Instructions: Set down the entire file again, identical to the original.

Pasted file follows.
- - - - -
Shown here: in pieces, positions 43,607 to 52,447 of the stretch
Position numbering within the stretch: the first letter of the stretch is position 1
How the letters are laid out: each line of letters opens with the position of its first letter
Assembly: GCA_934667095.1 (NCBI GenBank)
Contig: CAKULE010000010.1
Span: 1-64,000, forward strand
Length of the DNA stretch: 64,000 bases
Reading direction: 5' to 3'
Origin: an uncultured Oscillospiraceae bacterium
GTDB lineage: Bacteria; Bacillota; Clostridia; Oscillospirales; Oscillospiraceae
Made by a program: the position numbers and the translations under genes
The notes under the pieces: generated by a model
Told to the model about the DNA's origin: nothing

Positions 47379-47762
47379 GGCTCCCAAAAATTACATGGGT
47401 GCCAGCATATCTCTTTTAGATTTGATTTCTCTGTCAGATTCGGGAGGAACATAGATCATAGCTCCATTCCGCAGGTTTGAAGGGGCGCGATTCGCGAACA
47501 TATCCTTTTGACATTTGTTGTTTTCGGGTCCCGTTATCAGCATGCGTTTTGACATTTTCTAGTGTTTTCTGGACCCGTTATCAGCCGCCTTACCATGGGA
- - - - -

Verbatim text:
Shown here: in pieces, positions 43,607 to 52,447 of the stretch
Position numbering within the stretch: the first letter of the stretch is position 1
How the letters are laid out: each line of letters opens with the position of its first letter
Assembly: GCA_934667095.1 (NCBI GenBank)
Contig: CAKULE010000010.1
Span: 1-64,000, forward strand
Length of the DNA stretch: 64,000 bases
Reading direction: 5' to 3'
Origin: an uncultured Oscillospiraceae bacterium
GTDB lineage: Bacteria; Bacillota; Clostridia; Oscillospirales; Oscillospiraceae
Made by a program: the position numbers and the translations under genes
The notes under the pieces: generated by a model
Told to the model about the DNA's origin: nothing

Positions 47379-47762
47379 GGCTCCCAAAAATTACATGGGT
47401 GCCAGCATATCTCTTTTAGATTTGATTTCTCTGTCAGATTCGGGAGGAACATAGATCATAGCTCCATTCCGCAGGTTTGAAGGGGCGCGATTCGCGAACA
47501 TATCCTTTTGACATTTGTTGTTTTCGGGTCCCGTTATCAGCATGCGTTTTGACATTTTCTAGTGTTTTCTGGACCCGTTATCAGCCGCCTTACCATGGGA